Sports or Physical Activity for the Inactive World: Should we be Encouraging Safer Physical Activity Patterns more than Sports?
Physical activity has both direct and indirect effects for preventing several chronic diseases, including cardiovascular disease (CVD), obesity, diabetes and cancer. Healthcare policies across the globe have developed numerous strategies to encourage physical activity with several calls for action to prevent and decrease overweight and obesity, such as calls for action in the US Department for health and Human Services in 2001, the UK House of Commons Health Committee report on obesity and the Department of Health physical activity guidelines in 2004.2-4 Moreover, numerous implementation initiatives have encouraged physical activity and sports participation with an aim of achieving health outcomes and cost saving strategies for healthcare.
In particular, team sports injuries such as soccer that tend to peak during the teen years. Perhaps the common Anterior Cruciate Ligament (ACL) injuries provide a simple example of how recreational soccer results in adverse effects on physical activity participation.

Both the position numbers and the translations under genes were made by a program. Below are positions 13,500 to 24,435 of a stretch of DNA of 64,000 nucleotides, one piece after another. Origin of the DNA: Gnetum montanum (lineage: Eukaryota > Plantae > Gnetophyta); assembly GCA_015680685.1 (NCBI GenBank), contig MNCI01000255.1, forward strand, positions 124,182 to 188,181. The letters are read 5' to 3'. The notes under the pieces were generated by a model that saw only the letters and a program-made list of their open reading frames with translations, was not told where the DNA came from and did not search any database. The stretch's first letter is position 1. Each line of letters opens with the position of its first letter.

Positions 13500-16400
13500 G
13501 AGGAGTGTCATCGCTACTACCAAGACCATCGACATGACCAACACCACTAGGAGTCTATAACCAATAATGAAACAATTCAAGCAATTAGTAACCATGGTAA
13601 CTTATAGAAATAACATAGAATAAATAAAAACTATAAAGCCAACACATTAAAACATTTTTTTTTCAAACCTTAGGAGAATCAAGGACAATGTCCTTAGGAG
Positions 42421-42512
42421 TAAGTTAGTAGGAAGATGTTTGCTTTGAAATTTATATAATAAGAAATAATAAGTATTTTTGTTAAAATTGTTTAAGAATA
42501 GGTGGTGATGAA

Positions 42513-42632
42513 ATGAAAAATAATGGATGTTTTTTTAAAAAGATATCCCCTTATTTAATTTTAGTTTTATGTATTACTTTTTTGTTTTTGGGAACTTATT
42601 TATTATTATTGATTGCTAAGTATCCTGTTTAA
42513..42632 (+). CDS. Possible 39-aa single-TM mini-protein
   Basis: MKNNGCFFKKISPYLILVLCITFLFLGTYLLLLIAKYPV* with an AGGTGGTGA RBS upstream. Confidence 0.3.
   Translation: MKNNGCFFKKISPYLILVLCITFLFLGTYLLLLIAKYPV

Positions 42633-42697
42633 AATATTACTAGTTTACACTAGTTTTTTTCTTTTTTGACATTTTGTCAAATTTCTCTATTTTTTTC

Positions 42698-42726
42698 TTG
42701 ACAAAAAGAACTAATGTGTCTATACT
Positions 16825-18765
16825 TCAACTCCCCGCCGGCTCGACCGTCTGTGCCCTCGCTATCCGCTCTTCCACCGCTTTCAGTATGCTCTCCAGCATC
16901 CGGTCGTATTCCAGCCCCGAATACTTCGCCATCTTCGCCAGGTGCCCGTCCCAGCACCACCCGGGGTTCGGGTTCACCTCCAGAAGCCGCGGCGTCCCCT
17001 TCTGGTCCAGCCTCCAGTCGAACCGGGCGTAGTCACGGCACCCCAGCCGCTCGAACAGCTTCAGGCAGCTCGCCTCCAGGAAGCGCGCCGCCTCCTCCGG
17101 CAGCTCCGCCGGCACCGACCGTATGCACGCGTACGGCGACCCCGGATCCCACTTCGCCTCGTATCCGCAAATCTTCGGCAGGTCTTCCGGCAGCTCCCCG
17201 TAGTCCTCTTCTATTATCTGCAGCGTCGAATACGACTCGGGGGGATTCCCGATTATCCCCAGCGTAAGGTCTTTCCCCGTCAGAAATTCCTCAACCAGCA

The most recent government policies in the UK have continued to recommend “Playing sport helps to keep people healthy and is good for communities. Playing sport at school or in a local club is also
the first step to competition at the highest level”.5 Playing competitive sport has also formed a large part of the London 2012 Olympics legacy, despite questionable outcomes in terms of sustainable populations’ participation and the associated health outcomes, since it was first implemented in 2004.
Obes Res Open J. 2015; 2(3): e10-e11. doi: 10.17140/OROJ-2-e004